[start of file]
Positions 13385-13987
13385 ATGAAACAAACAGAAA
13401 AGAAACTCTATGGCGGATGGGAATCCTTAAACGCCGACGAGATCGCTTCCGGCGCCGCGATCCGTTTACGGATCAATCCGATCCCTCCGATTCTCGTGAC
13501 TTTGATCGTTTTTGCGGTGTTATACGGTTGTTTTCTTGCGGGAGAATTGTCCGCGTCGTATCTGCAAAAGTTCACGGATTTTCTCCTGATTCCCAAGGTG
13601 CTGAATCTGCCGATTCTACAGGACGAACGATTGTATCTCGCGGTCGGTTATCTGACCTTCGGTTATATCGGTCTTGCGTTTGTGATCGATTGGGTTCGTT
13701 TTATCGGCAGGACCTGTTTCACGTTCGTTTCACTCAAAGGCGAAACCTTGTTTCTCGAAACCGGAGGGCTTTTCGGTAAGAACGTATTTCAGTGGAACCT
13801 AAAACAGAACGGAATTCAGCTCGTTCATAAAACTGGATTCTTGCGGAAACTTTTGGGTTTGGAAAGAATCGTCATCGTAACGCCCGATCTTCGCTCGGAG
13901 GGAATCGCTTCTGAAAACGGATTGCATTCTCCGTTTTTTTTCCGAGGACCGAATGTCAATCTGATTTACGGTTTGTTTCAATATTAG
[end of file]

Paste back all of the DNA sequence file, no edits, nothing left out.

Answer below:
Positions 13385-13987
13385 ATGAAACAAACAGAAA
13401 AGAAACTCTATGGCGGATGGGAATCCTTAAACGCCGACGAGATCGCTTCCGGCGCCGCGATCCGTTTACGGATCAATCCGATCCCTCCGATTCTCGTGAC
13501 TTTGATCGTTTTTGCGGTGTTATACGGTTGTTTTCTTGCGGGAGAATTGTCCGCGTCGTATCTGCAAAAGTTCACGGATTTTCTCCTGATTCCCAAGGTG
13601 CTGAATCTGCCGATTCTACAGGACGAACGATTGTATCTCGCGGTCGGTTATCTGACCTTCGGTTATATCGGTCTTGCGTTTGTGATCGATTGGGTTCGTT
13701 TTATCGGCAGGACCTGTTTCACGTTCGTTTCACTCAAAGGCGAAACCTTGTTTCTCGAAACCGGAGGGCTTTTCGGTAAGAACGTATTTCAGTGGAACCT
13801 AAAACAGAACGGAATTCAGCTCGTTCATAAAACTGGATTCTTGCGGAAACTTTTGGGTTTGGAAAGAATCGTCATCGTAACGCCCGATCTTCGCTCGGAG
13901 GGAATCGCTTCTGAAAACGGATTGCATTCTCCGTTTTTTTTCCGAGGACCGAATGTCAATCTGATTTACGGTTTGTTTCAATATTAG